The Ministry of Justice (MoJ) is embarking on a major technology overhaul led by chief digital and information officer Arif Harbott, who admitted that staff currently struggle with “creaking PCs and snail-paced connections in the office”.
Harbott wrote in a blog post that he wants to ensure staff at the department have access to technology that is “at least as good as what they have at home” so that they can work more efficiently.
“You can learn a lot by looking at the computers, laptops and mobile devices used by your staff at work and at play,” he said.
Harbott acknowledged that old devices and systems at the MoJ cause frustration and make it far harder than it should be for staff to work effectively.
“It can take a long time just to log on, involving layers of encryption and multiple passwords. Desktops are well past their prime and heavily locked down, so staff can't take advantage of the latest browsers, software and apps,” he said.
Harbott explained that the department lacks many modern business tools, and that BlackBerry devices are still commonplace.
“There are no tools for instant messaging, video conferencing and collaborating on documents. Staff on the move can’t use their own smartphones to open work emails. They have to use an official BlackBerry or an expensive encryption app," he said.
Harbott has instigated a major overhaul in four key areas:
- Fast devices with invisible security
- Collaboration and messaging tools for work on the move
- Up-to-date software
- A choice of devices to suit individual needs.
Underpinning this are nine goals concerning how new IT choices should be considered. These include:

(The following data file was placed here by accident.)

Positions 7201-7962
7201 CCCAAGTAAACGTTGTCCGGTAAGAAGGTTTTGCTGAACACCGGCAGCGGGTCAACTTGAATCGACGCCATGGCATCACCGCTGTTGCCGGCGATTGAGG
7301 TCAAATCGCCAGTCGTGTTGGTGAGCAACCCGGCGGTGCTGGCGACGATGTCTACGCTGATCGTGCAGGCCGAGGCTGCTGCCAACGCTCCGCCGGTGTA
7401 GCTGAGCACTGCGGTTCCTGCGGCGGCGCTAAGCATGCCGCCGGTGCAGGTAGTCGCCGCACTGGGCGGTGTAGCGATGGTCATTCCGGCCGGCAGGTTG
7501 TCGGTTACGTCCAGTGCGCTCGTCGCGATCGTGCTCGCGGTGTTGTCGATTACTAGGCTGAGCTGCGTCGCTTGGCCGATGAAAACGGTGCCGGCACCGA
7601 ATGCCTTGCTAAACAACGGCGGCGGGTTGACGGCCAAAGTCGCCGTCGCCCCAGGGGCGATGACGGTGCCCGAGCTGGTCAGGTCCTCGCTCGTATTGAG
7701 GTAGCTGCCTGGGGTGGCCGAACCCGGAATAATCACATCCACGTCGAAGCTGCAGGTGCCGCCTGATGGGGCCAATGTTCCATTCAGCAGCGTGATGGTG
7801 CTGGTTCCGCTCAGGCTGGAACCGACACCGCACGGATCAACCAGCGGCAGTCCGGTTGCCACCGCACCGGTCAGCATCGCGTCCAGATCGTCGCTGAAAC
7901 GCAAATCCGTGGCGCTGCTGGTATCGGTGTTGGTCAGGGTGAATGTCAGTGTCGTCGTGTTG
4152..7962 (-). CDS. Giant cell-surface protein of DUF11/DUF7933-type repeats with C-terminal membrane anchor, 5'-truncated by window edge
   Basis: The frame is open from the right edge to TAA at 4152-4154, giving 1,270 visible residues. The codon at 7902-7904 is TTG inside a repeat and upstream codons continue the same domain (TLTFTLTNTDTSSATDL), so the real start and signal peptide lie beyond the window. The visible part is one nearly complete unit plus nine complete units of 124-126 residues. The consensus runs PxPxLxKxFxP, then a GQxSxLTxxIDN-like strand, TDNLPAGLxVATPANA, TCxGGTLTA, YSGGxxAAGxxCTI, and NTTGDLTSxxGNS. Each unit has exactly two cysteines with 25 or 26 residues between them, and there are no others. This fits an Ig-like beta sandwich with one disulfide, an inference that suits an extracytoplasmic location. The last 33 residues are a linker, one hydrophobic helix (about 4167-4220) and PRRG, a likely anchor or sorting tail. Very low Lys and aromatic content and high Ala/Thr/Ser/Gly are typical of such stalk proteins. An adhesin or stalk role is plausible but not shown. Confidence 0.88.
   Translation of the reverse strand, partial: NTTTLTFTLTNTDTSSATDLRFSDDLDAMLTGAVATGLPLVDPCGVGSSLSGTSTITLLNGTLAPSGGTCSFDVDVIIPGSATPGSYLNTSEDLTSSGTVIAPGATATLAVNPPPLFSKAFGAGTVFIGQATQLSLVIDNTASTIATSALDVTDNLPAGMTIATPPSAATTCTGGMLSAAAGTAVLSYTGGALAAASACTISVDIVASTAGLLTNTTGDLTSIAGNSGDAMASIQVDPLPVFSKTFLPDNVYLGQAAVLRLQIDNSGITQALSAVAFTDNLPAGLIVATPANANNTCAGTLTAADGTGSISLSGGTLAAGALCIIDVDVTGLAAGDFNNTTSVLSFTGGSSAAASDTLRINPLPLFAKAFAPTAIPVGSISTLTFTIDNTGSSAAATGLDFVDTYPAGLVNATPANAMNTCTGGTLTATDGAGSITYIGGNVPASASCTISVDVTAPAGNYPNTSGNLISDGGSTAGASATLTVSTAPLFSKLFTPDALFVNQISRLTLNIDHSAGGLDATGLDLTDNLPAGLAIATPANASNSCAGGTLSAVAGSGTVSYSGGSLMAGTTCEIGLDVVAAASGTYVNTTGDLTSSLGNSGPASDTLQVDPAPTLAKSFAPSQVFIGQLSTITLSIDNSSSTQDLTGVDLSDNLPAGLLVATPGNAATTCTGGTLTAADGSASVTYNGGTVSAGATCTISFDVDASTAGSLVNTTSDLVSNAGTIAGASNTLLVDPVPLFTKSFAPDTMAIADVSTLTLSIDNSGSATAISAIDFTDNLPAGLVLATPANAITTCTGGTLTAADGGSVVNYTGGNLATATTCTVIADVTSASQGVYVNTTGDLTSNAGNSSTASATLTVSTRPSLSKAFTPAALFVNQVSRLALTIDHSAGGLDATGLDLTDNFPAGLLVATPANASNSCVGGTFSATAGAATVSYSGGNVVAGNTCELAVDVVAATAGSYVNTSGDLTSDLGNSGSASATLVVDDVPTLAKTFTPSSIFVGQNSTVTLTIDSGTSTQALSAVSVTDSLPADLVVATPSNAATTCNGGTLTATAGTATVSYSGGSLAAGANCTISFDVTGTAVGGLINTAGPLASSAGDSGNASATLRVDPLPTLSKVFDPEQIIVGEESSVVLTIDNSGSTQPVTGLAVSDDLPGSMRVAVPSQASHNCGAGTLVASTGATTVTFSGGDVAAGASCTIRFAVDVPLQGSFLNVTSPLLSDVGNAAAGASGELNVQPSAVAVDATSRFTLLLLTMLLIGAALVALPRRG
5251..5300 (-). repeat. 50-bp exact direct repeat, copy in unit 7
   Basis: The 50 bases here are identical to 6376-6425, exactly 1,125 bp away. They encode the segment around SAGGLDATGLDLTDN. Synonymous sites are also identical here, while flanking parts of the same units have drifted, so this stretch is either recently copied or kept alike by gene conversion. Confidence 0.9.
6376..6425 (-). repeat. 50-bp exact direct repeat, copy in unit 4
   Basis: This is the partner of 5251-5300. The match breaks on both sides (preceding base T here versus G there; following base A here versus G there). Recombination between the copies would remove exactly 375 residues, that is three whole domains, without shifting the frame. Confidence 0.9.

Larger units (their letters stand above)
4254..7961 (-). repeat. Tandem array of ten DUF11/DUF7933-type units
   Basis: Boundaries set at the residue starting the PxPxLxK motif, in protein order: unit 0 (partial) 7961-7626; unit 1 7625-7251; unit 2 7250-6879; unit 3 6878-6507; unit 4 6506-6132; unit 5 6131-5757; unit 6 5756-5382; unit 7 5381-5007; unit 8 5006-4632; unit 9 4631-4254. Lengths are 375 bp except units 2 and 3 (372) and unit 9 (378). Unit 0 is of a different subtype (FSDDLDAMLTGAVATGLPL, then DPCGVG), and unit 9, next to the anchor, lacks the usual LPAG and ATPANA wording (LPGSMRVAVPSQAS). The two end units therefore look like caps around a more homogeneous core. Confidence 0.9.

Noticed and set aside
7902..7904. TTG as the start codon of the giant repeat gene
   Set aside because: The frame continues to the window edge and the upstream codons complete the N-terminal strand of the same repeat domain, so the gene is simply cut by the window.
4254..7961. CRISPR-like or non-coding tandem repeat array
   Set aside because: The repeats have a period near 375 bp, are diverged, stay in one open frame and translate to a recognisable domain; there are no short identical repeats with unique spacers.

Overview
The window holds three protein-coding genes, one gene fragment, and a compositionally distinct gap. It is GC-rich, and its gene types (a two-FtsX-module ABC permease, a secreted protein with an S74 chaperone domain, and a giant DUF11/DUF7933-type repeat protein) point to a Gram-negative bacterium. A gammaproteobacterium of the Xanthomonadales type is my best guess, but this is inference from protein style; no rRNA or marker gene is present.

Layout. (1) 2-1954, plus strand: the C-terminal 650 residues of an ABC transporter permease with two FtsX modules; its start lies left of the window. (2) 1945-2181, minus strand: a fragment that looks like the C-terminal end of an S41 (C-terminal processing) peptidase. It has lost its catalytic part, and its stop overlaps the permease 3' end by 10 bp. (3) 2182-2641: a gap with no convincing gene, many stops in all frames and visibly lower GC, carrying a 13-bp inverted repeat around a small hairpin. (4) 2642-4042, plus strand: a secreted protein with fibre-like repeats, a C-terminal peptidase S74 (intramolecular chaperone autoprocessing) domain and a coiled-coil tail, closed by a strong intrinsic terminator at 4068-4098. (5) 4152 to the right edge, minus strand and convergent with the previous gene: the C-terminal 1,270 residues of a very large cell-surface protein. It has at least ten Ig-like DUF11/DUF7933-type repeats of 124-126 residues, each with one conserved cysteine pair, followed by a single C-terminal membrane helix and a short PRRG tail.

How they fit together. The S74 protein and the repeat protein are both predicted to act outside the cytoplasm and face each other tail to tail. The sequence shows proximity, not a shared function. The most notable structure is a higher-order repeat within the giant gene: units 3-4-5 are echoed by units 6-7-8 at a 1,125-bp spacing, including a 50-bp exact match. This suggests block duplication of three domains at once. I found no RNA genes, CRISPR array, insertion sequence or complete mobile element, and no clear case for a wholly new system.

- Ensuring systems are up-to-date with the latest platforms
- Offering a choice of end-user devices
- Considering cloud services where possible
- Ensuring kit is more regularly updated, rather than being run down to its last legs.
The MoJ has already started piloting some new technologies with 20 users, and plans to increase this over time.
“We keep delivering working hardware at regular intervals, and are on track to radically improve our technology over the course of this year,” said Harbott.
“We don't underestimate the size of this challenge. However, it will be worth it if we can create a smaller, smarter department where technology helps us do a great job rather than being a barrier and source of frustration."
The MoJ said there was no specific information on the devices in use as they were a mix of devices anc technologies already in use in single, one-off cases around the department, rather than a set of 20 deployed specifically for the pilot.
The plans come amid changes in government around how departments should use digital technologies. A new head of the Government Digital Service was appointed earlier this week.
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